Results: The Elder Scrolls V: Skyrim
Once severely platform-limited, Skyrim is now influenced more by graphics performance, even at 1920x1080. Really though, the difference between GeForce GTX 690’s average and GeForce GTX 680’s, at opposite ends of the spectrum, is insignificant.
Again, with frame rates this high, performance over time doesn’t yield any fresh data. Minimums in excess of 80 FPS are more than enough, naturally.
This is another one of the games that AMD optimized for in its latest beta Catalyst driver, and the company’s effort is reflected in much more competitive consecutive frame latency results.
GeForce GTX Titan, meanwhile, demonstrates sub-1 ms latency, even at the 95th percentile level.
Average and minimum frame rates suggest playability across the board, yet again. Titan continues to fall somewhere in between GeForce GTX 690 and Radeon HD 7970 GHz Edition.
Our scale changes compared to 1920x1080, but the results are pretty much the same over time.
Nvidia’s GeForce GTX Titan continues exhibiting exceptionally-low consecutive frame latency, matching GeForce GTX 680. AMD’s 95th percentile numbers are still the highest; however, they’re an order of magnitude lower than some of the other games we’ve already tested.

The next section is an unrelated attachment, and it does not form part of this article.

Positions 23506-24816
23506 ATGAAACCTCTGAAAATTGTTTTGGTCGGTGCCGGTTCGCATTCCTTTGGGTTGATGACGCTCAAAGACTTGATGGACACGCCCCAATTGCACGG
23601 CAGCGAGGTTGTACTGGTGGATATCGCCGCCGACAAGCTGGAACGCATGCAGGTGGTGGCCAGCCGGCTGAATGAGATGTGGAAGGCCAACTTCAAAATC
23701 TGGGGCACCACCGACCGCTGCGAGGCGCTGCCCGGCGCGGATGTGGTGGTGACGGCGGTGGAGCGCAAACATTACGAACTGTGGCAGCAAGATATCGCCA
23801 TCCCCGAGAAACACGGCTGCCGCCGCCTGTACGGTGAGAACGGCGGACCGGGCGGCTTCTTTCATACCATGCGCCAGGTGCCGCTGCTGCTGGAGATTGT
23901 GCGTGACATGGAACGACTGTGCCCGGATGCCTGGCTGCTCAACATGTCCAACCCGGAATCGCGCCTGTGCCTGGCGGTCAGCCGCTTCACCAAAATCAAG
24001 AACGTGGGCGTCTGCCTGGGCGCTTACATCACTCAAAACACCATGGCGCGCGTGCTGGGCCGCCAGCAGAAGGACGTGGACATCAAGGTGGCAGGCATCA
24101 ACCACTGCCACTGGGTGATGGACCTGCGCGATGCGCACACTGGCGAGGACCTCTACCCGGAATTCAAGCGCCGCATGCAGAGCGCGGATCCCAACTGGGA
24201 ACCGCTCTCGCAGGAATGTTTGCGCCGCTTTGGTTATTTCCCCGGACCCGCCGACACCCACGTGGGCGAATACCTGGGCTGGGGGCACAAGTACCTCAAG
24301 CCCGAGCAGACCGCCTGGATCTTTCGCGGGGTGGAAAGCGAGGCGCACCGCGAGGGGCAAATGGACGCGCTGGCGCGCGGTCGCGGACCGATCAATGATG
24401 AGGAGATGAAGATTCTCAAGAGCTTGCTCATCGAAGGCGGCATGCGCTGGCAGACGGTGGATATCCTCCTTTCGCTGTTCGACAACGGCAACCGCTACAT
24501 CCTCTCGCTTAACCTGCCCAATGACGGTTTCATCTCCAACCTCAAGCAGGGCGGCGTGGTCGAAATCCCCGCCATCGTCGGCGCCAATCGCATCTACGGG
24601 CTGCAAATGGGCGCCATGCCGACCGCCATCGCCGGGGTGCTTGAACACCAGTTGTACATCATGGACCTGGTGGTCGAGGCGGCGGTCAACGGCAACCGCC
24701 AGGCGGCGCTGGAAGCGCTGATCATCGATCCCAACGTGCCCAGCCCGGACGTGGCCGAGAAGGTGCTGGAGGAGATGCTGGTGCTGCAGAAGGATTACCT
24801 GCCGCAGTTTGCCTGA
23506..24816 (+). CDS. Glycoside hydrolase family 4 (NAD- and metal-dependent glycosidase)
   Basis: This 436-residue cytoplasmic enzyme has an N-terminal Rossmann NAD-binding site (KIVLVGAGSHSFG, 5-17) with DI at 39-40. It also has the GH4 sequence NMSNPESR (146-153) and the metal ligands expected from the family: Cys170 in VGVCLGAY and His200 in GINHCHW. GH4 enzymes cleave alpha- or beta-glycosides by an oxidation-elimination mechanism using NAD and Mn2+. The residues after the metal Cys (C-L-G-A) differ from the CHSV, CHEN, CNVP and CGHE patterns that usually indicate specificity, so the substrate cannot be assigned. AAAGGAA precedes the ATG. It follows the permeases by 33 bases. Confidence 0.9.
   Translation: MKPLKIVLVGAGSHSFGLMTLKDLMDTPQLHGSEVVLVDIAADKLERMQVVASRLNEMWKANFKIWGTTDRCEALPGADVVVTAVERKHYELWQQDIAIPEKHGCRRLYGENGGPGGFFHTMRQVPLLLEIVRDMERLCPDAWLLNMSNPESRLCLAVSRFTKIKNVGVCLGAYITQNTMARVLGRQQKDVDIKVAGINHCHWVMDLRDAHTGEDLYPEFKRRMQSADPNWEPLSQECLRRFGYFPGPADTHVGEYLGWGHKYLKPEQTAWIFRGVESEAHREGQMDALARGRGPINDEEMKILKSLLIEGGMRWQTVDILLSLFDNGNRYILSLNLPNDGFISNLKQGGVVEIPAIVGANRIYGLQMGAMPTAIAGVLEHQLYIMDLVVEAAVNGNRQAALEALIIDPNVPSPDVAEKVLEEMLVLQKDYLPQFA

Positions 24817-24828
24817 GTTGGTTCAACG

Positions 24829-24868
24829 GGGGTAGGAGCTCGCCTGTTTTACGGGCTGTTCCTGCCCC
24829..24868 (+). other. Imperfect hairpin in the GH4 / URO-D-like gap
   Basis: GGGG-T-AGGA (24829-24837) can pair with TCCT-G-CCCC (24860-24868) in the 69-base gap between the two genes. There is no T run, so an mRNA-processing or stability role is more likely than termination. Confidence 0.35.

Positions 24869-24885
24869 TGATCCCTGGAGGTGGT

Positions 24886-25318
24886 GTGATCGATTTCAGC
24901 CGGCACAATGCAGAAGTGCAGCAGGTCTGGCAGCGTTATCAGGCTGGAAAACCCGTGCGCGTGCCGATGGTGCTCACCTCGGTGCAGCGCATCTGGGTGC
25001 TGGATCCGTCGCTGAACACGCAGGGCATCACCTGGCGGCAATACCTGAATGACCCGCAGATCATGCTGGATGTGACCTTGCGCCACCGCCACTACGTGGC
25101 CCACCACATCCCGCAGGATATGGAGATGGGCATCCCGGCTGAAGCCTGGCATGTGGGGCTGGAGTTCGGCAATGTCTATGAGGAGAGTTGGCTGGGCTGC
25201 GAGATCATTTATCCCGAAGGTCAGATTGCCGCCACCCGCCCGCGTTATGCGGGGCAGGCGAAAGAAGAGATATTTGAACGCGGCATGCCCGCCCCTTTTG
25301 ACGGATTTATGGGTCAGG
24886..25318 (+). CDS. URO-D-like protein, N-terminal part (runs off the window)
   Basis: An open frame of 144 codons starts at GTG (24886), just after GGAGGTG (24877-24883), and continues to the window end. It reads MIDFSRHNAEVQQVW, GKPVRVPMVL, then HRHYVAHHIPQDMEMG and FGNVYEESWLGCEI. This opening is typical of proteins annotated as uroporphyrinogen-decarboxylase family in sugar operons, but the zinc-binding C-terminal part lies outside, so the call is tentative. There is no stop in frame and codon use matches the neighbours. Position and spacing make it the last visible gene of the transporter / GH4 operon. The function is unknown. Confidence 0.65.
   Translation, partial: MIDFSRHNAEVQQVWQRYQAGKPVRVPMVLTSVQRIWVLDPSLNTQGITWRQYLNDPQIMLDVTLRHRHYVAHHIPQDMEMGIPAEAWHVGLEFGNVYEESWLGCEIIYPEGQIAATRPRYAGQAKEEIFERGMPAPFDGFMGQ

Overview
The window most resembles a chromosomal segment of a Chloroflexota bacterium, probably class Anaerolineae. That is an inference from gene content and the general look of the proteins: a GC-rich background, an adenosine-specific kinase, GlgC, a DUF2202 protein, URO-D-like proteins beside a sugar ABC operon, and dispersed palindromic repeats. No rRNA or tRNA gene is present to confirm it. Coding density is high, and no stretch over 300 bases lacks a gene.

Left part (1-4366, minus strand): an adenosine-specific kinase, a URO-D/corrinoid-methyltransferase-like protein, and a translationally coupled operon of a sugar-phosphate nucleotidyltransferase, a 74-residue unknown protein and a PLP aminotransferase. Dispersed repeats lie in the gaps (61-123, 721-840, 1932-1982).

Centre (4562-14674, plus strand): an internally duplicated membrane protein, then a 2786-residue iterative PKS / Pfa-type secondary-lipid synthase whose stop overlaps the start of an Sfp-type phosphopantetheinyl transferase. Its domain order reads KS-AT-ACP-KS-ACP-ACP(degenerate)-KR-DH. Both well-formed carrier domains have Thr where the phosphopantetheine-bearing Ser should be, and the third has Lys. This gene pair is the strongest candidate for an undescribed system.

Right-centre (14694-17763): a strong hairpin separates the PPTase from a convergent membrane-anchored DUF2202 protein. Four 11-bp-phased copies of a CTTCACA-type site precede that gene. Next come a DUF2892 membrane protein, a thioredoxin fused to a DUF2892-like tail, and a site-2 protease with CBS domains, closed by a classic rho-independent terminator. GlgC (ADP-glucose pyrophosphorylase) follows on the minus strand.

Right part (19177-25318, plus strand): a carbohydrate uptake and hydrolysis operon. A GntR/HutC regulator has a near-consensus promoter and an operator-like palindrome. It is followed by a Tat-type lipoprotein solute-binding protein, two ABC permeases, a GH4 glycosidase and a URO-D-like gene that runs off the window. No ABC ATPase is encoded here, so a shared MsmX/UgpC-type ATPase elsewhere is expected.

Titan maintains its second-place position behind GeForce GTX 690. Both cards deliver playable performance in Skyrim, as do the Radeon HD 7970 GHz Edition and GeForce GTX 680.
GeForce GTX 680 only dips under 40 FPS momentarily in our benchmark. It spends more time in the mid-40 FPS range.
Today’s all about GeForce GTX Titan, so we start by recognizing the GK110-based board’s very low consecutive frame latency measurements. But it’s also important to recognize AMD’s performance, which matches the GeForce GTX 680’s average consecutive frame latency and technically beats it in our 95th percentile analysis (though we’re not going to quibble about sub-10 ms numbers).